Some analysts described the recent fighting as a natural outburst of the tensions that build up along the cease-fire line but that in this case escalated markedly, not least because both sides were deploying far more sophisticated weaponry.
Instead of just exchanging mortar fire, for example, there were reports that the countries were deploying heavy weapons for the first time since 1994, with the two sides lobbing Grad rockets at each other, which cause far more extensive and unpredictable damage.
"A provocation that begins with the use of large-caliber multiple rocket launch systems and gunships has significantly higher chances of leading to an accidental war because of the casualties it can cause," wrote Simon Saradzhyan, a Russia specialist at Harvard Kennedy School's Belfer Center for Science and International Affairs, in a preliminary online analysis.
Azerbaijan alone in recent years has used its oil wealth to purchase about $4 billion worth of new, mostly Russian weapons. President Ilham Aliyev faced public pressure to show something for the investment, especially amid growing public unrest after the collapse in global oil prices. The country's currency, the manat, dropped about one-third in value against the dollar in December.
The government wants to avoid "leaving the public with the impression that the president has accepted defeat" in terms of ceding control over the separatist region, wrote Maxim Yusin, a Russian analyst, in the daily Kommersant newspaper.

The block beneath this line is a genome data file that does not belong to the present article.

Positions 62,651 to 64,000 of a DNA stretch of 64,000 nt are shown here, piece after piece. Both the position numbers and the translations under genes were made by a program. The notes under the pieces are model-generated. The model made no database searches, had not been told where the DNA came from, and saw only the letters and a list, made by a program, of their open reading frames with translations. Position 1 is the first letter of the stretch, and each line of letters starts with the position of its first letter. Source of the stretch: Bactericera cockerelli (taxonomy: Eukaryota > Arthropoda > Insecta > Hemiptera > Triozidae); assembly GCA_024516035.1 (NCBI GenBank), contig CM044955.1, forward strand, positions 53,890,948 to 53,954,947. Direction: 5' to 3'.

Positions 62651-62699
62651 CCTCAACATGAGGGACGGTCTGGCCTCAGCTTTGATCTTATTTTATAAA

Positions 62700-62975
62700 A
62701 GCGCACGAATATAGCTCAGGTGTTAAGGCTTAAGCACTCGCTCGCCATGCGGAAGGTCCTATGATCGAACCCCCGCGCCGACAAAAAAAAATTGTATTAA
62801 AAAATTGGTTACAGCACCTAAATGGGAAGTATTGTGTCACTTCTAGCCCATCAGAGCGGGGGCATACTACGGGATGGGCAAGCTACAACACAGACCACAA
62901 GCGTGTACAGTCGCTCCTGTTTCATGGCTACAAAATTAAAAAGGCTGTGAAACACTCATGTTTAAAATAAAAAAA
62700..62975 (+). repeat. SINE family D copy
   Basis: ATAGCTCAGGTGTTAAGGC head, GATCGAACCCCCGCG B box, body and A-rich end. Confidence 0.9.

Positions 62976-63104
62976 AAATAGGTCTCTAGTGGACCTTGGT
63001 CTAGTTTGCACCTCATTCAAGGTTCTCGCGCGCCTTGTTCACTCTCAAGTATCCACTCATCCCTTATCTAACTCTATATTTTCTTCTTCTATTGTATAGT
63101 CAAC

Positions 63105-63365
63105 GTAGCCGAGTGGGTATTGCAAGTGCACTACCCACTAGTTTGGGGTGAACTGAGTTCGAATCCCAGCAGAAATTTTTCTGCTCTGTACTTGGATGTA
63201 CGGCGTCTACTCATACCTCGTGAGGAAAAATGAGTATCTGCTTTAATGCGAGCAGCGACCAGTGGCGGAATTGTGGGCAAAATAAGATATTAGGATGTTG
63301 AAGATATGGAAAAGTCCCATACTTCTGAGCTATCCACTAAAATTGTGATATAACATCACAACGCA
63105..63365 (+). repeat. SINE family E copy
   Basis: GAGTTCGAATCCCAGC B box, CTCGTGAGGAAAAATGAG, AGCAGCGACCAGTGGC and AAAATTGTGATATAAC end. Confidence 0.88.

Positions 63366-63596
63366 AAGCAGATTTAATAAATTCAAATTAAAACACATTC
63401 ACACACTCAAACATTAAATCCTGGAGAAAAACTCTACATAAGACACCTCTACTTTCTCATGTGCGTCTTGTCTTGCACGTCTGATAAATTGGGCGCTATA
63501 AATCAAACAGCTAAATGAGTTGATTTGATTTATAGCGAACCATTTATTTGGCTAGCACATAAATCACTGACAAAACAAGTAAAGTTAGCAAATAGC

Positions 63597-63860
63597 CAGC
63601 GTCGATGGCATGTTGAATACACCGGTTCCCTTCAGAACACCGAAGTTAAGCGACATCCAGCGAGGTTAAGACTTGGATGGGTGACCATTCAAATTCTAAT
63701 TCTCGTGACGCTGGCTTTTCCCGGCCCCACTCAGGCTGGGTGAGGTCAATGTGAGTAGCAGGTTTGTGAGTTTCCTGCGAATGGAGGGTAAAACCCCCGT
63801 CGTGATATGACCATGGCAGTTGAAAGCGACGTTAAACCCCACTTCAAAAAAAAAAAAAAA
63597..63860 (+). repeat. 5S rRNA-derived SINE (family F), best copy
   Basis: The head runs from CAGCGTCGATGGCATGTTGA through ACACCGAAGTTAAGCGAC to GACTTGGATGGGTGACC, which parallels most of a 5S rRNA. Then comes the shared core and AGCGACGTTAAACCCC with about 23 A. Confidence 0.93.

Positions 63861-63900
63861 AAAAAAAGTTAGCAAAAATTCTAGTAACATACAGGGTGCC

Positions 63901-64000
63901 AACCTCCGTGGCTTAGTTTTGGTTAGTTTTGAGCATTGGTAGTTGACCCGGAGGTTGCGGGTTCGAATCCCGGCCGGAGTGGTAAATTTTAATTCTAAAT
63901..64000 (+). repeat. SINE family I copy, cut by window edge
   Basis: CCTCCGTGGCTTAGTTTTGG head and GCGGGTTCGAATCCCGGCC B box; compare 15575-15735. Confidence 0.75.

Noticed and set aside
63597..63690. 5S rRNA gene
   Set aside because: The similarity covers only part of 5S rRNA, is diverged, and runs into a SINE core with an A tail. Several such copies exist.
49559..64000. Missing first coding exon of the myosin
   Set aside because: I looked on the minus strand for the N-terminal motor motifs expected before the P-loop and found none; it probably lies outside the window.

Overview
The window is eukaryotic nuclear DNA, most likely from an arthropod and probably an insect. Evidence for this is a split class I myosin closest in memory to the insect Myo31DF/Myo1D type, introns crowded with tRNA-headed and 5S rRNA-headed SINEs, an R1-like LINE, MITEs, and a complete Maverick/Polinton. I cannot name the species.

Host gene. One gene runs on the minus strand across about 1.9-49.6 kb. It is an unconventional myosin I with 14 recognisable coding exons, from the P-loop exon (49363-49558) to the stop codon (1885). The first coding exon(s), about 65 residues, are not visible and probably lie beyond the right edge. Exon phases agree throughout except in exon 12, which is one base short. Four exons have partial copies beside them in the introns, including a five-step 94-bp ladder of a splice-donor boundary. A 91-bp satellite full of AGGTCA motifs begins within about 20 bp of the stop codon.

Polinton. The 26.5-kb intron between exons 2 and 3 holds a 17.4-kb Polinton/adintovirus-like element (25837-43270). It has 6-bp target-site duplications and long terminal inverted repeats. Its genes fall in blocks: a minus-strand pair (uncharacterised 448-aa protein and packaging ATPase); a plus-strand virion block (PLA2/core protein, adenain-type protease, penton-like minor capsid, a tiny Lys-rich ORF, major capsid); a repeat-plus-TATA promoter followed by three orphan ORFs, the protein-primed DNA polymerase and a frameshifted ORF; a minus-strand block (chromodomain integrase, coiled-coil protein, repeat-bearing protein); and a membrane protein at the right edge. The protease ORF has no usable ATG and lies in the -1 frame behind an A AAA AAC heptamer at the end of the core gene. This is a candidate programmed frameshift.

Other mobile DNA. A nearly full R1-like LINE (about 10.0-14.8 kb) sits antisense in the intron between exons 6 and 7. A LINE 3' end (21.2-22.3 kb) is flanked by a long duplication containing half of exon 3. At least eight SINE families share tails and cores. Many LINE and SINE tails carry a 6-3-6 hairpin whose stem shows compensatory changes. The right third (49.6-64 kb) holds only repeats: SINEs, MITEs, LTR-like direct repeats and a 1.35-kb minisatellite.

Mr. Aliyev crowed about the blow struck by his forces against Armenia, while accusing the other country of starting the renewed conflict. "I believe April 2 will be a good lesson to them," he was quoted as saying at a meeting of his Security Council on Sunday, according to the Interfax news agency.
Interfax also reported that Mr. Aliyev had suggested that additional Armenian soldiers would die. "But at the same time we will observe the cease-fire, and after that we will try to solve the conflict peacefully," he said.
President Recep Tayyip Erdogan of Turkey backed the Azerbaijani position "to the end," according to a statement from his office. "We pray our Azerbaijani brothers will prevail in these clashes," he was quoted as saying.
Turkey and Russia have been at loggerheads over Syria, with previously strong trade relations between the two collapsing after Turkey shot down a Russian warplane it claimed had violated its airspace in November. The idea that Turkey is encouraging a war in the South Caucasus, long a tinderbox for Russia, is unlikely to sit well with the Kremlin.
"Two very unpredictable leaders have direct interests in Nagorno-Karabakh," said Cliff Kupchan, the chairman of the Eurasia Group, a Washington-based geopolitical risk analysis company. "That raises risks right there."
The Organization for Security and Cooperation in Europe, which has been trying to negotiate a settlement for years, condemned the violence and said it will meet Tuesday about the renewed fighting.
Few analysts, however, expected a full-blown war.
"Being a pragmatist, Ilham Aliyev does not want to risk the stability of the present for the sake of the war with an unpredictable outcome," Mr. Yusin, the Russian analyst, wrote in Kommersant.
[Source: By Neil MacFarquhar, The New York Times, Moscow, 03Apr16]